Excerpted from The Heart of the Work, an Advent Guide for Lectionary Year B from the North Carolina Council of Churches.
John 1:(1-9), 10-18
In the beginning was the Word, and the Word was with God, and the Word was God. He was with God in the beginning. Through him all things were made; without him nothing was made that has been made. In him was life, and that life was the light of all mankind. 5 The light shines in the darkness, and the darkness has not overcome it.
There was a man sent from God whose name was John. He came as a witness to testify concerning that light, so that through him all might believe. He himself was not the light; he came only as a witness to the light.
The true light that gives light to everyone was coming into the world.
He was in the world, and though the world was made through him, the world did not recognize him. He came to that which was his own, but his own did not receive him. Yet to all who did receive him, to those who believed in his name, he gave the right to become children of God— children born not of natural descent, nor of human decision or a husband’s will, but born of God.
The Word became flesh and made his dwelling among us. We have seen his glory, the glory of the one and only Son, who came from the Father, full of grace and truth.
(John testified concerning him. He cried out, saying, “This is the one I spoke about when I said, ‘He who comes after me has surpassed me because he was before me.’”) Out of his fullness we have all received grace in place of grace already given. For the law was given through Moses; grace and truth came through Jesus Christ. No one has ever seen God, but the one and only Son, who is himself God and[a] is in closest relationship with the Father, has made him known.
Here we are, it’s 2021. We’ve gotten through an unusual holiday season, where hopefully you’ve found a way to immerse yourself in celebration. In any year, looking forward is a combination of anticipation and anxiety. For many, fatigue and confusion is added this year. As we turn to scripture, it’s interesting that on this Sunday each year we explore the first chapter of John. Last year you might have focused on discovering the gifts God is offering you. Next year you could be considering the kind of life that results when we live by these gifts. But this year, amidst the chaos we’re experiencing, perhaps we should focus on the obstacles that prevent us from receiving those gifts. Gifts that include a vision of unity in a world of division, and a moment of clarity about who and whose we are in the midst of confusion.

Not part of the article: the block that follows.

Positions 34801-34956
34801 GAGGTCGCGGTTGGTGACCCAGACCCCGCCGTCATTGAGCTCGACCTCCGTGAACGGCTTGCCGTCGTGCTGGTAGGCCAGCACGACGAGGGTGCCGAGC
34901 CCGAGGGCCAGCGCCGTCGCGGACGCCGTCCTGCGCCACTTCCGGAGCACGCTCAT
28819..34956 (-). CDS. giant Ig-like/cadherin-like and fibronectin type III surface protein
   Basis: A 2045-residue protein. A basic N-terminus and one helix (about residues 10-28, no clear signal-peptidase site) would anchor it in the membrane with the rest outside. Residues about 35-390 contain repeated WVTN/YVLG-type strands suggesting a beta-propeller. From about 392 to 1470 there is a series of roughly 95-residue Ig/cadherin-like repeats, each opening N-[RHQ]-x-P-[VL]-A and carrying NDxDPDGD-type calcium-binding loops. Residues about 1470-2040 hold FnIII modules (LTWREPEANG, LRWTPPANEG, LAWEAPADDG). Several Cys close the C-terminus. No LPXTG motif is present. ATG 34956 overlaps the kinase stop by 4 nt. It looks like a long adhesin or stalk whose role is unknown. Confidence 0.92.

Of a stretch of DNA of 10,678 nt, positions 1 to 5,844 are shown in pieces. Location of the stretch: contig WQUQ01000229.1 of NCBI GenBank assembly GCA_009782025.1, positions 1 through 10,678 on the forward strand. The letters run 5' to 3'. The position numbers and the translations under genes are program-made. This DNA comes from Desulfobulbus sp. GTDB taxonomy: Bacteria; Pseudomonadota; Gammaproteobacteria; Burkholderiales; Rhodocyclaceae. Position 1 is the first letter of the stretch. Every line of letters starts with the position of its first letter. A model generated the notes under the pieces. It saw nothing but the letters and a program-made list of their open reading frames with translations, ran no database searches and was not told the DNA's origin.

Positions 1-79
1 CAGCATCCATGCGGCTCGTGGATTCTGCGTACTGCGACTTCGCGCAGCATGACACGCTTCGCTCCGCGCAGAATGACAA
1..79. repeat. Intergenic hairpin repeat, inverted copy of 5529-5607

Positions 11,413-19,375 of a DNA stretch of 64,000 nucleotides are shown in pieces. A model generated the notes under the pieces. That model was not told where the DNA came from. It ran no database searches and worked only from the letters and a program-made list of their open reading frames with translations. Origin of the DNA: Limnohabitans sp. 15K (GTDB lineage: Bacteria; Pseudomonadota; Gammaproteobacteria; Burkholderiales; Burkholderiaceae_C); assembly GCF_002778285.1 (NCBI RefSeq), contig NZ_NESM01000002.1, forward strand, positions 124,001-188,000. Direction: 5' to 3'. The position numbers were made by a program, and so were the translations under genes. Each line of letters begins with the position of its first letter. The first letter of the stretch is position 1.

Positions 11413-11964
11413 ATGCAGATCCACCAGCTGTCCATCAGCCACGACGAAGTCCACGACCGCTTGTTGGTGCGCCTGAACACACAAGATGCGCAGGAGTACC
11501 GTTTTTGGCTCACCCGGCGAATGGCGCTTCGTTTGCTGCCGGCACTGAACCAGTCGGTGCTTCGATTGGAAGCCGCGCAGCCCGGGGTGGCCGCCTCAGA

John’s gospel was written to a community in conflict between those who affirmed that Jesus was the Messiah and the Jewish authorities who disputed that notion. There was tension and excommunication, prompting John to focus on the internal life of the community. This would account for us finding Jesus portrayed in John’s writing as a source of comfort, healing, and support. What I love about the focus on this Second Sunday after Christmas is the invitation to explore the blessing placed within us. It celebrates the God who is at work in us and around us. We are forgiven, lavished with grace, taught the mystery, given an inheritance, so that we might live for the praise of God. It is about living a life of praise, of celebration for what God has done and is doing in us. I hope these are the words you need to hear today. We live in a culture that revels in both fear and instant gratification. I invite you to remind yourself that you are to live your faith. Not just think about it, but to live it fully and wholeheartedly. Sit with this list of blessings and consider what obstacles in your life prevent you from finding comfort, healing, and support through the forgiveness and grace born to us once again in this season. Let us live each day in celebration of mystery and hope.
May the blessing of the deep mystery we name God –
Source of life, love and hope,
be with you this day and all your days.